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In the end, what matters just as much as the words you write is the way they’re subsequently presented. Both Blogger and WordPress have the ability to preview sites so you’ll see how they look on both tablets and phones, and the best thing you can ever do long term for your reach is ensure that the Web is the last place you check is looking fine before you commit to a layout. We’ll go back and work out your Social media policy in a few weeks, but for now I want to get you in the habit of making the most of all this hard work you’ve now put into presentation. That means, yet again, pulling out a pencil and paper or a spreadsheet and starting to foster a regular routine of posting.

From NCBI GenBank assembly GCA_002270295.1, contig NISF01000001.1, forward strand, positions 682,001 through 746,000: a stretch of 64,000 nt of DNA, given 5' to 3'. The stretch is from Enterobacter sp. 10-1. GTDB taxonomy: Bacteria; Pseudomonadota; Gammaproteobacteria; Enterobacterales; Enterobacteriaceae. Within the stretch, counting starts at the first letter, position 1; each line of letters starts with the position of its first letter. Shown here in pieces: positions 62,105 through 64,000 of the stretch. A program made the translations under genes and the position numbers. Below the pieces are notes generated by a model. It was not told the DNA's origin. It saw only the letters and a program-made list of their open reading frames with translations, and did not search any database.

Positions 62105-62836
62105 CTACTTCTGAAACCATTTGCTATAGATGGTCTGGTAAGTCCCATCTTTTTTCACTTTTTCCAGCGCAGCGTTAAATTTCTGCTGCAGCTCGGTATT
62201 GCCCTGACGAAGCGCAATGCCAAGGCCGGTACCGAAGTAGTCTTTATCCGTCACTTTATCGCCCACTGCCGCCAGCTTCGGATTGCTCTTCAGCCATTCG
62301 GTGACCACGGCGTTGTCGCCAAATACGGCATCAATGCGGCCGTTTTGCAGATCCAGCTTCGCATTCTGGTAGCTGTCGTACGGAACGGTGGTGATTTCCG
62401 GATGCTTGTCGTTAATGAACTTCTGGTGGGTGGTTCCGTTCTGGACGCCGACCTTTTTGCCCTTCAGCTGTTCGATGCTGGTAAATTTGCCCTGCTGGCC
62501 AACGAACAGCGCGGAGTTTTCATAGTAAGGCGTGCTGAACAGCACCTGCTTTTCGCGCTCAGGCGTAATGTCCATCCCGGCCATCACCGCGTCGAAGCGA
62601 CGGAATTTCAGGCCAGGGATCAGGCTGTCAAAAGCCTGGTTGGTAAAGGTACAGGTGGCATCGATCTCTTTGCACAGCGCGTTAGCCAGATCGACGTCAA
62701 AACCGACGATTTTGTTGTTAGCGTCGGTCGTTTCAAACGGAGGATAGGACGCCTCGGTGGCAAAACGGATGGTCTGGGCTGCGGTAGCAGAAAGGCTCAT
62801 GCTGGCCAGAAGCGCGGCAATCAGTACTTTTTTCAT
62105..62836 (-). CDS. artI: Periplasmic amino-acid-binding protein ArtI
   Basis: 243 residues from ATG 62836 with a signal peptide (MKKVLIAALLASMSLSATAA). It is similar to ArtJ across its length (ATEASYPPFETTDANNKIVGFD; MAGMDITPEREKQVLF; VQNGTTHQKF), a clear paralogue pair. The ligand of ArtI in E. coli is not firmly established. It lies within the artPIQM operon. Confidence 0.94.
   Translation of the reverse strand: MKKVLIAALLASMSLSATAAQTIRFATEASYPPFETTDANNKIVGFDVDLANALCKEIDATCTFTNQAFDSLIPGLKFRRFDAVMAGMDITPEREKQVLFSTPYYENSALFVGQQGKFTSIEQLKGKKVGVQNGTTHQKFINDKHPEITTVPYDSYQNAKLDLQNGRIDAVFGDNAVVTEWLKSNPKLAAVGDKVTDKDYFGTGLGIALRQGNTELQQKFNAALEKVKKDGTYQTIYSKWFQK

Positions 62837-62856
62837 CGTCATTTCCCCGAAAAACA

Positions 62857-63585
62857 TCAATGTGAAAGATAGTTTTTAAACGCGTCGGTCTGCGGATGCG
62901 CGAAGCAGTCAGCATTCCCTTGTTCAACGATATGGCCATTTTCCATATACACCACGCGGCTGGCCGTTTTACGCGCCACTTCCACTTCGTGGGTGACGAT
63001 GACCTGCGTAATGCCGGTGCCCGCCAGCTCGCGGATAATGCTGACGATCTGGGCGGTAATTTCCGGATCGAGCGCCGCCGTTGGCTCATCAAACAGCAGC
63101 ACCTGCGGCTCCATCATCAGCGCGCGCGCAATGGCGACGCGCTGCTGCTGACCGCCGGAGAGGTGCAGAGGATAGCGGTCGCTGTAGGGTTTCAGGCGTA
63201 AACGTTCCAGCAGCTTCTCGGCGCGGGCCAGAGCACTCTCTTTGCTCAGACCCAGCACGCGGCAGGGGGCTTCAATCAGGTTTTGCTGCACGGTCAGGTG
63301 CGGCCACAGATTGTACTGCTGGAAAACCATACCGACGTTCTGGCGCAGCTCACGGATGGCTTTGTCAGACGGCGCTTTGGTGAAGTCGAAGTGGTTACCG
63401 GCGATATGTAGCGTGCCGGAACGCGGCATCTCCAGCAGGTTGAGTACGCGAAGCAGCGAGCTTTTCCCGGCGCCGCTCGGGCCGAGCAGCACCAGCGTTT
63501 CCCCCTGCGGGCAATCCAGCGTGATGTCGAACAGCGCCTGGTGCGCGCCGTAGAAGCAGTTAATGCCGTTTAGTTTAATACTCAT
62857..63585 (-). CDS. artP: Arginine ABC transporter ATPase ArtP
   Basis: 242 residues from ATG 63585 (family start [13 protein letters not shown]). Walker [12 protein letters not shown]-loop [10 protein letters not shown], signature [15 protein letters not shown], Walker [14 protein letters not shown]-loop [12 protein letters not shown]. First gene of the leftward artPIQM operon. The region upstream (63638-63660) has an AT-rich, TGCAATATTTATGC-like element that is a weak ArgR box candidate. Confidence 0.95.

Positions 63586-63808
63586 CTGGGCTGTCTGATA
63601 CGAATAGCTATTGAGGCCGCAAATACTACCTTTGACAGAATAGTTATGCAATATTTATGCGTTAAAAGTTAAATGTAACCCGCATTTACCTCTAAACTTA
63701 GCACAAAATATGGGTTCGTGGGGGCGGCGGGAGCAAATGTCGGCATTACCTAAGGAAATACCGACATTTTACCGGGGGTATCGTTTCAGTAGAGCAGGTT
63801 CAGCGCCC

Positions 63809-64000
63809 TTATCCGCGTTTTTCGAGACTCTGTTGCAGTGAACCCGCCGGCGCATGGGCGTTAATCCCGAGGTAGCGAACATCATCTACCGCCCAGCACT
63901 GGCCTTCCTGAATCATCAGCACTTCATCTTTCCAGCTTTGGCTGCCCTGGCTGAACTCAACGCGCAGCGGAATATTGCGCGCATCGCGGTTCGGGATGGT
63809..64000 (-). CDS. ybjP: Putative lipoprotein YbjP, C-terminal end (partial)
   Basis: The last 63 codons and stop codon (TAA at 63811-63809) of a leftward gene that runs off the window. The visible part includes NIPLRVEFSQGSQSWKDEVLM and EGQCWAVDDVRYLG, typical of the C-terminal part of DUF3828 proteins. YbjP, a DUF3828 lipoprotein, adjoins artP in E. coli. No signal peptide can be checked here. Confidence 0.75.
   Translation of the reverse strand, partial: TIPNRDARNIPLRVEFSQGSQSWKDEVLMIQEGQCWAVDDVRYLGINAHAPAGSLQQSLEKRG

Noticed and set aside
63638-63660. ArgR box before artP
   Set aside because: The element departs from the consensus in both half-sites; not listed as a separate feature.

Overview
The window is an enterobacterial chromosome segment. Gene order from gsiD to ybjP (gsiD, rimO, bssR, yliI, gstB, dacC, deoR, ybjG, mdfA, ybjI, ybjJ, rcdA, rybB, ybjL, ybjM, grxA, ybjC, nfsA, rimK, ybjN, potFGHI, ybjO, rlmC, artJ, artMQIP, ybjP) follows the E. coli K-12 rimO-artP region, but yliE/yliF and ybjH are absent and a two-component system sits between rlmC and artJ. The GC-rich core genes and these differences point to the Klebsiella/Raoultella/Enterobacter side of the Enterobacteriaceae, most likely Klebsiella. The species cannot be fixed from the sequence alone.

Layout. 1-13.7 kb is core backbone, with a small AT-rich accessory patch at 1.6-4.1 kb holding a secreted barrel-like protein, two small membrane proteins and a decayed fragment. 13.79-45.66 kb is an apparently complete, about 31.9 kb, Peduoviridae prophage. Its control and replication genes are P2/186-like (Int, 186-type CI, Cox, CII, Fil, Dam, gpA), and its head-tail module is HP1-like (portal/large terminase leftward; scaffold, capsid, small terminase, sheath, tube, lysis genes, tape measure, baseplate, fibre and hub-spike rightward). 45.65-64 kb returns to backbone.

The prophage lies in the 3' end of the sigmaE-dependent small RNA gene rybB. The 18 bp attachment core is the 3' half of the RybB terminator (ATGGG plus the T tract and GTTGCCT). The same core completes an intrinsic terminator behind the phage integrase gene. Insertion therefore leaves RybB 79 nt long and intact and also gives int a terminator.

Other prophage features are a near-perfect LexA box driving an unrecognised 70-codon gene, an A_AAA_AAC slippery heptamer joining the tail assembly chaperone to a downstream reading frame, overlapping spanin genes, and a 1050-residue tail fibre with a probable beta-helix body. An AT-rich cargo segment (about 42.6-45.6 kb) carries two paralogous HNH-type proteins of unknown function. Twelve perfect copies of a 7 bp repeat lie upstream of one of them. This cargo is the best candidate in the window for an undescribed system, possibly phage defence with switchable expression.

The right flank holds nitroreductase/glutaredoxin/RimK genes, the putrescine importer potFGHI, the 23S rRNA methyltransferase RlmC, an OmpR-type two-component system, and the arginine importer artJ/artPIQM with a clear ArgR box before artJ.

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On the window to my left is stuck this schedule, and every week at this time I’ll sit down and plan the upcoming week’s work. Next time I’ll ask you to consider when you’d like your content to be posted, and how you go about building a consistent schedule to ensure that is what happens. For now, go ahead and keep fiddling with that web template but remember to ask someone else if they can read it as well as you can, or if it works in low light or on an older iPhone.

This stuff matters far more than you realise for establishing an audience.

GSME #7 :: The Old Songs

Last week, as those of you who follow my other blogs will know, was not exactly me on top mental and physical form. As a result, you would imagine that my experiment might suffer. Instead, I’m beginning to see some genuine return from the good foundations being laid.

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The bars may be down, but in reality engagements are up, coming close to 25k a day. Slowly but surely that rate is staying above a certain threshold too. It is a combination of curation, sharing and an increased use of the visual via artist sharing and Instagram that has helped, but also understanding that if you pitch the right things at the correct audience, amazing things will happen.